A key reason behind this may be a certain shift in the understanding of the role of the news in what Valdeón calls the information society. Valdeón’s thesis echoes Guy Debord’s famous theses in The Society of the Spectacle. As the latter argues, “the spectacle is not a collection of images; it is a social relation between people mediated by images.” (Debord, 2004, 7) The commodification of the news, as Debord might put it, works towards the disintegration of all community and critical awareness (Debord 2004, 14); towards the stage at which “the commodity has succeeded in totally colonizing social life. Commodification is not only visible, we no longer see anything else; the world we see is the world of the commodity.” (Ibid., 21) We see Adorno and Horkheimer argue something similar in The Dialectic of Enlightenment in their chapter “The Culture Industry: Enlightenment as Mass Deception.” As they put it, the notion of amusement itself “ha[s] been taken over from above and brought fully up to date” by the culture industry. (Adorno & Horkheimer 2002, 107) For Valdeón, news is today understood mostly as a matter of entertainment; individuals seek information for pleasure (whether in gossip columns, celebrity news, or sports sections), information that is forgotten soon after. Information and translation, Valdeón argues, become mutually interdependent in a globalized, cosmopolitan and consumerist world economy. English thus becomes the Lingua Franca, the key currency of the language of information. As such, “in this brave new world, where information and entertainment have become almost indistinguishable, translation becomes a commodity itself, albeit an invisible one, much more so than in the past.” (Valdeón 2010, 155)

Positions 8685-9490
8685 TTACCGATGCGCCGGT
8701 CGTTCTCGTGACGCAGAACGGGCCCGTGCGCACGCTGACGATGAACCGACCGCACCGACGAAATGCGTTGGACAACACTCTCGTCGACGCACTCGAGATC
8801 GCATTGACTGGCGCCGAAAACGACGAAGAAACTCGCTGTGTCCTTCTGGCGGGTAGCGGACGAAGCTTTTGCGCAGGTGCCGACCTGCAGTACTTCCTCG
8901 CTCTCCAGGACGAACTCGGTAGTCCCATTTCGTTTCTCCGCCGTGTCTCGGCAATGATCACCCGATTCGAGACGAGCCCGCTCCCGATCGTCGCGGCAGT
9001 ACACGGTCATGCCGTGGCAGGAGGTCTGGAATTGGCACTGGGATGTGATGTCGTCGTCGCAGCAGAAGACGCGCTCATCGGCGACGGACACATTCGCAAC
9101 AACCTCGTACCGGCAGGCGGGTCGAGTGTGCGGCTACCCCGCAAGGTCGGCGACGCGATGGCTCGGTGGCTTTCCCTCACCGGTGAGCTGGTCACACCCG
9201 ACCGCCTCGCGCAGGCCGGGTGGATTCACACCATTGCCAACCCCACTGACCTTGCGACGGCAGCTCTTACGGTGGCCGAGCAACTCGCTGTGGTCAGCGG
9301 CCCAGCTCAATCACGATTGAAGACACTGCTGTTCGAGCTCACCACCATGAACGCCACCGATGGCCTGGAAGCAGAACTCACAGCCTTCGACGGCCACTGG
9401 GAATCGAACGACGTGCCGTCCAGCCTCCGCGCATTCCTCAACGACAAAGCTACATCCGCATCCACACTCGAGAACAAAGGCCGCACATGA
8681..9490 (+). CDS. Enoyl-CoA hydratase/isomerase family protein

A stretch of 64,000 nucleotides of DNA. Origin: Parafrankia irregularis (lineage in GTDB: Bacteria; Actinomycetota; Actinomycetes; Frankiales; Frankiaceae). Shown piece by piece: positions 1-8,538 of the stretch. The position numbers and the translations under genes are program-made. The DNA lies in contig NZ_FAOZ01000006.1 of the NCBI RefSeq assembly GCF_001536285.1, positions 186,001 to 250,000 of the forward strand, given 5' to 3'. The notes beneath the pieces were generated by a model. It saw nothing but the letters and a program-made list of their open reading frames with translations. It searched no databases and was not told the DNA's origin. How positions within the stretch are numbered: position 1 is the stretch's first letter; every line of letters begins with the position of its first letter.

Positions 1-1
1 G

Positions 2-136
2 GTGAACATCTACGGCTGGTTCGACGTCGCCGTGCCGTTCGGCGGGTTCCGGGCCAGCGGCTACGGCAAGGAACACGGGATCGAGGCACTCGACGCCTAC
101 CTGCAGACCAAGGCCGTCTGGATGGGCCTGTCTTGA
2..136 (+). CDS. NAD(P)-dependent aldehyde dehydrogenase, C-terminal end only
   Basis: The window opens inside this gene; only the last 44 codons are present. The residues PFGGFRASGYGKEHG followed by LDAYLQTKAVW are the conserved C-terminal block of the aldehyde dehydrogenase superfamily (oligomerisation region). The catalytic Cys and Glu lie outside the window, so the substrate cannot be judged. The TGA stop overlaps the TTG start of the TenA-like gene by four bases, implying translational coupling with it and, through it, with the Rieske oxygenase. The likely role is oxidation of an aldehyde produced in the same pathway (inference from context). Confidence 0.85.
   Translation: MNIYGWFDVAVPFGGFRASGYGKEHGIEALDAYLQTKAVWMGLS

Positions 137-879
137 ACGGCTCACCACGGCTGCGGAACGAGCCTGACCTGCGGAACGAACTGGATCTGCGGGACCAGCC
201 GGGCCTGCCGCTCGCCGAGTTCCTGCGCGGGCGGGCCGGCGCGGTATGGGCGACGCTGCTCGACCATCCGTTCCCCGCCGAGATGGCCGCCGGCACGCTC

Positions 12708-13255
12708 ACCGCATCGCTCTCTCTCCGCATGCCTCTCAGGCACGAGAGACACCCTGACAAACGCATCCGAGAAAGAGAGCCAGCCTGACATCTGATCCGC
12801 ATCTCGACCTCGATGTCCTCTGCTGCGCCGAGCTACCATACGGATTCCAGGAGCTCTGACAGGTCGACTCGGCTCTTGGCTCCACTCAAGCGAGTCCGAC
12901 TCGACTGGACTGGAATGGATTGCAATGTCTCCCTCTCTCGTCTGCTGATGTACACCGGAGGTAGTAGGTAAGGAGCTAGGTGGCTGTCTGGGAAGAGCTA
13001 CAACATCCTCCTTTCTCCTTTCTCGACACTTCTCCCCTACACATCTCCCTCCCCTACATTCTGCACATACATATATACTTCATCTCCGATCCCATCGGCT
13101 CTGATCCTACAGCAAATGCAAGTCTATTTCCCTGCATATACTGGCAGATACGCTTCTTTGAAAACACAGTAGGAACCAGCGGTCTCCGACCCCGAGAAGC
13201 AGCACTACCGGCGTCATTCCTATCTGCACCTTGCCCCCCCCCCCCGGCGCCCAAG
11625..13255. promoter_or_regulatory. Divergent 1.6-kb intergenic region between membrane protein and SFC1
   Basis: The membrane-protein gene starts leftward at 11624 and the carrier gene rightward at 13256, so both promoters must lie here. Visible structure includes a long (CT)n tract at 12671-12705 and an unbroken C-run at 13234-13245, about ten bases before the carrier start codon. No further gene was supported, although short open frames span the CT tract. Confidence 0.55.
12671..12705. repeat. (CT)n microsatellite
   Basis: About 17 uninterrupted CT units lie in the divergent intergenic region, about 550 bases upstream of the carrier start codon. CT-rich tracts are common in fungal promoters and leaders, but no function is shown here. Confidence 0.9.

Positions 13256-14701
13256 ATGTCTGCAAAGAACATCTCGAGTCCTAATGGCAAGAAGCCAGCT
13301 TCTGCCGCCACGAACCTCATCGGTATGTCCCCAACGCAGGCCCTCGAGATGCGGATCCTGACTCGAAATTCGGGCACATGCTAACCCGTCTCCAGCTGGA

We are beginning here to have a better idea of the interplay between the devaluation of other languages and cultures, the championing of Anglo-American interests and norms, particularly as concerns entertainment and popular culture, and the acceptance of more sinister military ideologies and neoliberal economic policies. Nowhere can a military-industrial agenda be better served than when news and entertainment become indistinguishable. This is particularly the case when informative texts take on a persuasive function. “In some of these texts, the latter will prevail as information is presented in such a manner that it also intends to allure the reader to the product.” (Valdeón 2009, 77) Informative texts such as tourist brochures, Valdeón writes, interact with their readers, and consequently deal with “the translation of information, rather than with the translation of texts (as defended in Venuti 1995, 18) and, very often, with what could be described as product translation. Corporations and institutions are interested in communicating effective messages that may result in product consumption or in habit formation.” (Valdéon 2009, 79) As Donna Haraway’s Cyborg Manifesto notes, global capitalism, in an important sense, requires unencumbered, universal translation. And, as Valdeón notes, informative texts differ from other kinds of texts, such as literary works, in that the former are commissioned from the source culture, not the target one. (Ibid., 79) Ironically, the more translation becomes a commodity in facilitating the championing of Anglo-American issues and political positions, neoliberal economic ideologies, and the mass consumerism of American material and cultural products, the more it erases its mediating role. Conversely, rethinking the role translation can play in biocultural sustainability, in fostering an appreciation for minority languages, alternate economies, and local cultures necessitates rethinking the interruptions and resistances can pose to dominant paradigms. And these will only be possible if we situate the visibility of translation otherwise, perhaps from the very periphery of the anonymous and impersonal.